by Ned Hickson
Some of you are probably familiar with the civet cat, a tree-dwelling marsupial related to the mongoose family that looks like a cat and sprays its enemies with a stinky oil.
Naturally, we humans harvest that oil and make it into perfume, which in turn is used by department store clerks in the women's section to spray enemies with during the holiday shopping season.
What many of you may not know is that civets have entered the coffee bean producing business -- something that is fast becoming the most frightening beverage concept since the introduction of New Coke.
(For those of you with a weak stomach -- or who happen to be drinking coffee at this very moment -- neatly fold this section of the paper, then prepare yourself an Ajax mochaccino to cleanse your pallet with before reading on.)
Let's start with a little history.
Bean growers on the Indonesian islands of Sumatra, Java and Sulawesi have long regarded civets as pests because of their propensity to climb coffee bean trees, eat only the choicest berries, and talk incessantly about their stock portfolios while emitting a shrill sound similar to that of a espresso machine.
However, at some point, someone suffering from the biggest case of caffeine addiction in the history of man decided he was desperate enough to "harvest" the civet droppings as a way to get his coffee fix.
Though the trail leading to the identity of this "pioneer" is not complete, coffee genealogists have determined that it was someone visiting from the Seattle area.
From those humble beginnings comes the coffee bean known as Kopi Luwak -- which, loosely translated, means "Butt Coffee."
O.K., I made that part up.
It actually means "coffee" (Kopi) "weasel" (Luwak), which isn't much better -- and a name advertising agencies won't be rushing to trademark any time soon.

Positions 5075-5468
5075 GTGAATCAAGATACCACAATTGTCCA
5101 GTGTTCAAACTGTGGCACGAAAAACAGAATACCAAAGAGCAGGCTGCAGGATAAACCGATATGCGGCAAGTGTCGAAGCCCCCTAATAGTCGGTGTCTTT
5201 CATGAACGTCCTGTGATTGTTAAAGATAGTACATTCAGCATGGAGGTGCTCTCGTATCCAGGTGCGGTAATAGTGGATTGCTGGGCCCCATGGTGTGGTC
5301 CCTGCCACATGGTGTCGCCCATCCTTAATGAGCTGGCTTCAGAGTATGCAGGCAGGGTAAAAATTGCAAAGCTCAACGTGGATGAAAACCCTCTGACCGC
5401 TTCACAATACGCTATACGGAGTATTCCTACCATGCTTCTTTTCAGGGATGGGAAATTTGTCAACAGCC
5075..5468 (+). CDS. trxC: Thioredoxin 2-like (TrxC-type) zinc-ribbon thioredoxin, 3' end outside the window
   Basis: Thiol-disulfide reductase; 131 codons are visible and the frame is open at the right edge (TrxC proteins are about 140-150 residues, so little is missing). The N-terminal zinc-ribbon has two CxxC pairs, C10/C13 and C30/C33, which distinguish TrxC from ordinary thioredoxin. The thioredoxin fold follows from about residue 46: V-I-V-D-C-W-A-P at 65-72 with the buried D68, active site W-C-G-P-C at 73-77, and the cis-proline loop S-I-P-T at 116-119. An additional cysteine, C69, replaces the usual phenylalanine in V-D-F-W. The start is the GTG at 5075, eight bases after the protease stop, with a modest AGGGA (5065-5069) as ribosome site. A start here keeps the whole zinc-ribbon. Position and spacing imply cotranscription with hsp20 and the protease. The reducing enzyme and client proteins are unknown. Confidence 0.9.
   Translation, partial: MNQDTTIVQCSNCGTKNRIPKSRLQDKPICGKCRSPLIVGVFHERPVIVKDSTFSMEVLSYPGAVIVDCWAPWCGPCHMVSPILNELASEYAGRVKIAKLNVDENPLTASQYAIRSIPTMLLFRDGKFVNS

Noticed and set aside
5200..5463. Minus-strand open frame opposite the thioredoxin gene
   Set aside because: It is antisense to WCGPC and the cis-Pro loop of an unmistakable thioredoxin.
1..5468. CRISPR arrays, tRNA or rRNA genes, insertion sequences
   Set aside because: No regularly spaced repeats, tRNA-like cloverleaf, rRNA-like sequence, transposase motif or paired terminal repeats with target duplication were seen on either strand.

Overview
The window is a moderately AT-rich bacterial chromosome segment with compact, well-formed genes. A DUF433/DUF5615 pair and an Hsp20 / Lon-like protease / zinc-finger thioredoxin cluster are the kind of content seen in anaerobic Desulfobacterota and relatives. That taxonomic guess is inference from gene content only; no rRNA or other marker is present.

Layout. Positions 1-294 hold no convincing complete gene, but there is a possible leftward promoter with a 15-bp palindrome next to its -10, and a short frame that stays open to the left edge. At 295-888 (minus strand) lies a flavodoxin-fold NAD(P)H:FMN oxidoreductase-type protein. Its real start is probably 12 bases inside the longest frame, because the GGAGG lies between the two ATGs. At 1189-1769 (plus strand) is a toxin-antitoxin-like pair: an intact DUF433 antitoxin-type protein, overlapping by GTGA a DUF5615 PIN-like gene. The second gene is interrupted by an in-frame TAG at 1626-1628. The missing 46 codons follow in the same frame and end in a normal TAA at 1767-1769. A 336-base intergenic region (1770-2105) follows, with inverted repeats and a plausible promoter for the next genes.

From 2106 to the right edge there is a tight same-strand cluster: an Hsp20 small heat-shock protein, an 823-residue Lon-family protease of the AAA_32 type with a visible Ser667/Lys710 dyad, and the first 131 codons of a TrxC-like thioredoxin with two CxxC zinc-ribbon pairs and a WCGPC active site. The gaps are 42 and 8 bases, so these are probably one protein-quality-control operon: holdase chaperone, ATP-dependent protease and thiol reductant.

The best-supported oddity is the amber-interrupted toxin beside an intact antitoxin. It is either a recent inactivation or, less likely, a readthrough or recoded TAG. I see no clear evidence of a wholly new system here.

Which brings us to our next question: how to market such a product?
Getting folks to buy something that, as its biggest selling point, can boast of being pre-digested by a skunk-like animal is going to be a tall order for any add agency to swallow (at least, not without liberal amounts of cream and sugar.)
And with an average sticker price of $200 per lb., don't bother looking for it in the bulk coffee section of your local supermarket -- unless, of course, U.S. manufacturers come up with a "generic" equivalent (the only thing more frightening than Kopi Luwak itself.) Given that the U.S.D.A. allows a certain amount of "foreign matter" in processed meats and canned goods, what kind of standards would be kept on a product that begins as "foreign matter" in the first place?
Let's move on.
There are a number of Kopi Luwak suppliers in America, with M.P. Mountanos Inc. being the first company in the U.S. to import the beans after trying them out several years ago. According to the company, the decision to purchase 70 kilos of the beans was finally made after a seven-year search for a "reliable" and "stable" supplier.
Whether that's in reference to civets cats or growers, I'm not exactly sure.
What I am sure of is the potential market this opens up for us here in the Northwest, where pre-digested black berry jam can be found in abundance along most logging roads in the spring.
For anyone interested in pursuing this venture, I wish you the best.
As for me, I'm content in just bringing you the straight poop.